In statement, Wei Zhou, Binance chief financial officer, and head of Binance Labs and M&A’s, said “Pancake Bunny’s growth and MOUND’s commitent to execution are impressive. Team MOUND’s expertise in live product design and servie was a key factor in our decision to invest. We look forward to expanding the horizons of Defi together with MOUND.”

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Battery Resourcers raises $20M to commercialize its recycling-plus-manufacturing operations



As a greater share of the transportation market becomes electrified, companies have started to grapple with how to dispose of the thousands of tons of used electric vehicle batteries that are expected to come off the roads by the end of the decade.

Battery Resourcers proposes a seemingly simple solution: recycle them. But the company doesn’t stop there. It’s engineered a “closed loop” process to turn that recycled material into nickel-manganese-cobalt cathodes to sell back to battery manufacturers. It is also developing a process to recover and purify graphite, a material used in anodes, to battery-grade.

Battery Resourcers’ business model has attracted another round of investor attention, this time with a $20 million Series B equity round led by Orbia Ventures, with injections from At One Ventures, TDK Ventures, TRUMPF Venture, Doral Energy-Tech Ventures and InMotion Ventures. Battery Resourcers CEO Mike O’Kronley declined to disclose the company’s new valuation.

The cathode and anode, along with the electrolyzer, are major components of battery architecture, and O’Kronley told TechCrunch it is this recycling-plus-manufacturing process that distinguishes the company from other recyclers.

“When we say that we’re on the verge of revolutionizing this industry, what we are doing is we are making the cathode active material — we’re not just recovering the metals that are in the battery, which a lot of other recyclers are doing,” he said. “We’re recovering those materials, and formulating brand new cathode active material, and also recovering and purifying the graphite active material. So those two active materials will be sold to a battery manufacturer and go right back into the new battery.”

“Other recycling companies, they’re focused on recovering just the metals that are in [batteries]: there’s copper, there’s aluminum, there’s nickel, there’s cobalt. They’re focused on recovering those metals and selling them back as commodities into whatever industry needs those metals,” he added. “And they may or may not go back into a battery.”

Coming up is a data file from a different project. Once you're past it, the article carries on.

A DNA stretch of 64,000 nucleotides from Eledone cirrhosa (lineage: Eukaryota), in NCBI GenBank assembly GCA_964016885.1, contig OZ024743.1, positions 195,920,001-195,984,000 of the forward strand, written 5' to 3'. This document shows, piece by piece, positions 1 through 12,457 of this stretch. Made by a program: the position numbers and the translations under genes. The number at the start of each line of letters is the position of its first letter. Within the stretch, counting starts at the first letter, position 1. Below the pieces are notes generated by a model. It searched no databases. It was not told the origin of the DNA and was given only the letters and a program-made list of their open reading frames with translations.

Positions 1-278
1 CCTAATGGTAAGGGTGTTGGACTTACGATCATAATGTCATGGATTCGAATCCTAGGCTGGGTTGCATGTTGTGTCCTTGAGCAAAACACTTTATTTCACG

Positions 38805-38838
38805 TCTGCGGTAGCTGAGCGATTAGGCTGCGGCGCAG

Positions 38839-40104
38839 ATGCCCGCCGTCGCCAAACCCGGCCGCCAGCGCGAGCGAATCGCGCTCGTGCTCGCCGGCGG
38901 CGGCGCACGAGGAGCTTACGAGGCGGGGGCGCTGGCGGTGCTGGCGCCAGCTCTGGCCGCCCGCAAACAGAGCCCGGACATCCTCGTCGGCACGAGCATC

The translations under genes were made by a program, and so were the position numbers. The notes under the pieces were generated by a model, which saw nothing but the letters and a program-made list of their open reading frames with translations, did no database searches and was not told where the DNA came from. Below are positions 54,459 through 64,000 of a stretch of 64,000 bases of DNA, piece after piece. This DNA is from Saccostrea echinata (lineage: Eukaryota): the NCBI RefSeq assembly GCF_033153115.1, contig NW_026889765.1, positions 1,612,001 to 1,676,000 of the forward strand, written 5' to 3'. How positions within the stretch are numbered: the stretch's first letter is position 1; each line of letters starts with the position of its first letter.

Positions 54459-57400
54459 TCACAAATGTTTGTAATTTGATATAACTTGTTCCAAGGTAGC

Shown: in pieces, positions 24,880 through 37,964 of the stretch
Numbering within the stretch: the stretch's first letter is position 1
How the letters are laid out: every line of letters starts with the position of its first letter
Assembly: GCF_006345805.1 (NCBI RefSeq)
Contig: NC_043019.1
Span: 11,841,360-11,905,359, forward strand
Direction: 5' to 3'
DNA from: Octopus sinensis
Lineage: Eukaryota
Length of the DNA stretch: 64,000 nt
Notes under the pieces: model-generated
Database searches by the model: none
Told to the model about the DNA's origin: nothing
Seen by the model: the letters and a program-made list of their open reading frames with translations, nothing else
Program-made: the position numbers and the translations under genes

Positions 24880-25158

The company says its approach could reduce the battery industry’s reliance on mined metals — a reliance that’s only anticipated to grow in the coming decades. A study published last December found that demand for cobalt could increase by a factor of 17 and nickel by a factor of 28, depending on the size of EV uptake and advances in battery chemistries.

Thus far, the company’s been operating a demonstration-scale facility in Worcester, Massachusetts, and has expanded into a facility in Novi, Michigan, where it does analytical testing and material characterization. Between the two sites, the company can make around 15 tons of cathode materials a year. This latest funding round will help facilitate the development of a commercial-scale facility, which Battery Resourcers said in a statement will boost its capacity to process 10,000 tons of batteries per year, or batteries from around 20,000 EVs.

Another major piece of its proprietary recycling process is the ability to take in both old and new EV batteries, process them and formulate the newest kind of cathodes used in today’s batteries. “So they can take in 10-year-old batteries from a Chevy Volt and reformulate the metals to make the high-Ni cathode active materials in use today,” a company spokesman explained to TechCrunch.

Battery Resourcers is already receiving inquiries from automakers and consumer electronics companies, O’Kronley said, though he did not provide additional details. But InMotion Ventures, the venture capital arm of Jaguar Land Rover, said in a statement its participation in the round as a “significant investment.”

“[Battery Resourcers’] proprietary end-to-end recycling process supports Jaguar Land Rover’s journey to become a net zero carbon business by 2039,” InMotion managing director Sebastian Peck said.

Battery Resourcers was founded in 2015 after being spun out from Massachusetts’ Worcester Polytechnic Institute. The company has previously received support from the National Science Foundation and the U.S. Advanced Battery Consortium, a collaboration between General Motors, Ford Motor Company and Fiat Chrysler Automobiles.